Tampopo, a perfect movie morsel from 1985, is a uniquely Japanese take on food, cooking and eating. An endlessly inventive comedy, the film is highly spiced with mad humour, and stuffed with wonderful set-piece scenes. It’s also one of my favourite films.
The central storyline revolves around the recently widowed single mum, Tampopo, who is attempting to continue running her husband’s ramen shop. Her name means dandelion, a resilient flower that symbolises healing from emotional pain, intelligence (especially in an emotional and spiritual sense), and the warmth and power of the rising sun. All very apt for this heroine.
Unfortunately, Tampopo can’t make ramen worth eating and that’s putting her out of business. Under her traditional Japanese woman’s demeanour, Tampopo is a feisty soul and not one to throw in the towel. Not only does she want to uphold the reputation of her late husband’s restaurant – she wants to be a top ramen cook too.
Fortunately, five strangers come into her life, and with their encouragement and help, she starts off on a mission to make the best ramen in Tokyo. Her team comprise Goro, a rough-neck truckie, his young offsider Gun and a drunken contractor with a yen for interior decoration. A ramen guru so enlightened he’s known only as Sensei (Master), and the chef/chauffeur of a food-mad old rich dude complete this Fellowship of the Ramen.
Tampopo’s quest for the perfect broth and noodles, the real guts of good ramen, involves some culinary espionage. She is taken to spy on successful ramen shops in order to learn their secrets. Everything you ever wanted to know about ramen is here. From leaving the noodle dough out overnight and then rolling it three times, to not putting fish-heads in the stock, we see that each ramen shop’s food is unique. Every ramen cook has their trademark way of doing things.
It’s not just the food that needs studying. In one bravua scene, Tampopo and Goro watch a single ramen cook remembering an ever-growing cascade of orders coming from the freshly disembarked passengers of a subway train. Even as he puts together multiple bowls of ramen, more and more people fill the shop, each one calling out their own special order; some without certain ingredients, some with extras. Without the aid of pen and paper the eidetic cook gets each and every order right.
From time to time the movie wanders off into stories that have no relation to Tampopo’s education in the making of top-flight ramen. These self-contained tales feature many idiosyncratic characters. Characters like the gourmet bums, who scavenge the rubbish bins of top restaurants looking for scraps of foi-gras, nuggets of filet steak and the dregs of expensive bottles of wine. And there’s a dapper Yakuza gangster who sexually excites his lady friend with a raw egg, brandy and a live prawn. He later finds strange pleasure with a freshly-caught oyster, his own blood and a teenage oyster diver. Yep, it’s bizarre at times, with some off-beat, maybe uniquely Japanese, humour that I must confess I don't always get.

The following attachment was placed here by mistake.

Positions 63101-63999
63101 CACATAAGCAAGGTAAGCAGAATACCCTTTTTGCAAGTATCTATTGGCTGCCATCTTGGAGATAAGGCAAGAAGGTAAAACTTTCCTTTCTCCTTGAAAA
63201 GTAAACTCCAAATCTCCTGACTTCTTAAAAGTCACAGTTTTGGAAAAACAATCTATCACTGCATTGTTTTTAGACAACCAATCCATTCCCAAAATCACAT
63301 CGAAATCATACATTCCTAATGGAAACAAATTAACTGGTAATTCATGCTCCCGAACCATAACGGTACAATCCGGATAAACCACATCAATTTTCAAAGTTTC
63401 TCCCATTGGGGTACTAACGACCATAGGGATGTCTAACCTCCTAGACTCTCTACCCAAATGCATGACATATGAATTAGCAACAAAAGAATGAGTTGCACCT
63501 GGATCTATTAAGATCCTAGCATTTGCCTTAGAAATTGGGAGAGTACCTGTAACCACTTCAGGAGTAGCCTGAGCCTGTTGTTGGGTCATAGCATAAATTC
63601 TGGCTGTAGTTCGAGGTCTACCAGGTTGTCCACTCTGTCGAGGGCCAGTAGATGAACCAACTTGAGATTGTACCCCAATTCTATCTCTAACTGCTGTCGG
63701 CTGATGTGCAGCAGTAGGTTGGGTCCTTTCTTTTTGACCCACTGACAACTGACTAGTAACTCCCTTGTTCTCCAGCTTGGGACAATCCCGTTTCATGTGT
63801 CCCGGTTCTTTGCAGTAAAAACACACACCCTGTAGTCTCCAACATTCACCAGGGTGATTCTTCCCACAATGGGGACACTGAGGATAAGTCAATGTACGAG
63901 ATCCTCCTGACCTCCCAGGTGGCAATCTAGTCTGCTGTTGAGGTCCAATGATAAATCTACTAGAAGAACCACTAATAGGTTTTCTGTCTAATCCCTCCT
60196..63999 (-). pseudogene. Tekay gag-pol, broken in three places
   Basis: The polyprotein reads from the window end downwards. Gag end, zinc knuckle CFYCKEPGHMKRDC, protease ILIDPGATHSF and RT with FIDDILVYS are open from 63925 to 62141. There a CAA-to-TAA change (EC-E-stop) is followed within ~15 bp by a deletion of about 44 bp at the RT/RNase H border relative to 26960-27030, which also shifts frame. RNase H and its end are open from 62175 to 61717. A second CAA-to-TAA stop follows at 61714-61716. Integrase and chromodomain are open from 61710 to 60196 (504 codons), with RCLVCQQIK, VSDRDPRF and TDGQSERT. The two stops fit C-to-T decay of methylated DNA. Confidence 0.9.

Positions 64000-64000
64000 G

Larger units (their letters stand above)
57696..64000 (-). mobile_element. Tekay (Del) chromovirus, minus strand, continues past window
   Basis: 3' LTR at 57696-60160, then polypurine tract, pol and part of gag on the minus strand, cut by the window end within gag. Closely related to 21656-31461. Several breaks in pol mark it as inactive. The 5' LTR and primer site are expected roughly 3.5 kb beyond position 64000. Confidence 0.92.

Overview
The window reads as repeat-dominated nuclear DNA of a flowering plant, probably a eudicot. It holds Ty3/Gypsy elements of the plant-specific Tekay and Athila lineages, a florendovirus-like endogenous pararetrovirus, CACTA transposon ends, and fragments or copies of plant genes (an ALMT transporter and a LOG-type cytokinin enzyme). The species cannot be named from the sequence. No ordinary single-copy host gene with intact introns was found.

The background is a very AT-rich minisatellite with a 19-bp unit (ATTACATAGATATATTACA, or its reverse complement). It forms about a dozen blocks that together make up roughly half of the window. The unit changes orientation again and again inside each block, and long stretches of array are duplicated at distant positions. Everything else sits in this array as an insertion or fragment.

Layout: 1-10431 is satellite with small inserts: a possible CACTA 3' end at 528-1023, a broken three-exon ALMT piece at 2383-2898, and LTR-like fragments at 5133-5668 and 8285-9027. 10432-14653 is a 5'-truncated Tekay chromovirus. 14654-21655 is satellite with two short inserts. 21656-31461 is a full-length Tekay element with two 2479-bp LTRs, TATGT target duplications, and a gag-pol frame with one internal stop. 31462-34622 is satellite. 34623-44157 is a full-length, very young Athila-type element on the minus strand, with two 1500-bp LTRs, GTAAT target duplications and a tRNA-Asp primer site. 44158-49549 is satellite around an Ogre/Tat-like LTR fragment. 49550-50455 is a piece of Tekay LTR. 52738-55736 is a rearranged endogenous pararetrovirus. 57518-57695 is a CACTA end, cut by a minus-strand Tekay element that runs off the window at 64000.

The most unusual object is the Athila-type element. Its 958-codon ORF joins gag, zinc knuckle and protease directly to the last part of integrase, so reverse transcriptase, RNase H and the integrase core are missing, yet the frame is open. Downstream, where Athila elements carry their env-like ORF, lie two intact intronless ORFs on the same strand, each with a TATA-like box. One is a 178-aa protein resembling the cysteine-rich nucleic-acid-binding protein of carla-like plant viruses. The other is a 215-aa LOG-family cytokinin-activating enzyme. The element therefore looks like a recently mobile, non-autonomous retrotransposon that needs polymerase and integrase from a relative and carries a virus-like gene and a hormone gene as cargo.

This sense of humour is a perfect mix of profundity and the hilarious. The scene in which Sensei shows an eager Gun how to eat ramen makes me laugh even as I want to shut up and listen. Please, take a moment here and imbibe some of this deliciously funny wisdom.
And do I laugh or cry in the scene where a dying mum is roused by her husband to make dinner for the family? She prepares dinner – then drops dead. “Keep on eating,” dad cries to the mourning kids, “It’s the last meal mum cooked! Eat while it’s hot.”
The journey of Tampopo, from purveyor of bad ramen to culinary and professional success, works just fine. With Tampopo’s motley crew of experts, Rocky-style training sessions and rival noodle-shop crews, it’s a story of empowerment and healing. What makes the film far more interesting than this are its deeper themes – our relationship with food, and food’s relationship with society being just two of the more recognizable. Conventions are upturned and snobs and gluttons punished. The gap between rich and poor, the weak and the strong, and the old and the new are bridged with all-too-human aspirations, expectations and failings.
There are other less obvious themes that make re-watching the film a real treat. Things connect and resonate in oblique ways that ring true, but are not easily explained, and that’s refreshing. What’s obvious though, and simmering at the heart of the movie, is an immense affection and love for the processes and joy in cooking and eating food. The film-makers not only make me feel hungry, they also make me feel stuff, sometimes indescribable, about food and its consumption.
In a perfect understanding of the battle between magic and industry that lies at professional cooking’s core, the film’s director Juzo Itami said – “There’s real correlation between filmmaking and the restaurant business. They both need to satisfy indefinite and unknowable things in the audience, and bring in, within budget, products that are of high quality and will make a profit.”
I’ve done my best, but Tampopo is uncategorizable and somewhat indescribable. It happily follows its own logic and pulls it off, leaving you with tears of mirth in your eyes, even as it creates an intriguing sense of the magic and metaphysics of food, its cooking and eating. This film is a heaped smorgasbord; a strange rich repast that bears second, third or fourth helpings. I’ve seen it six times.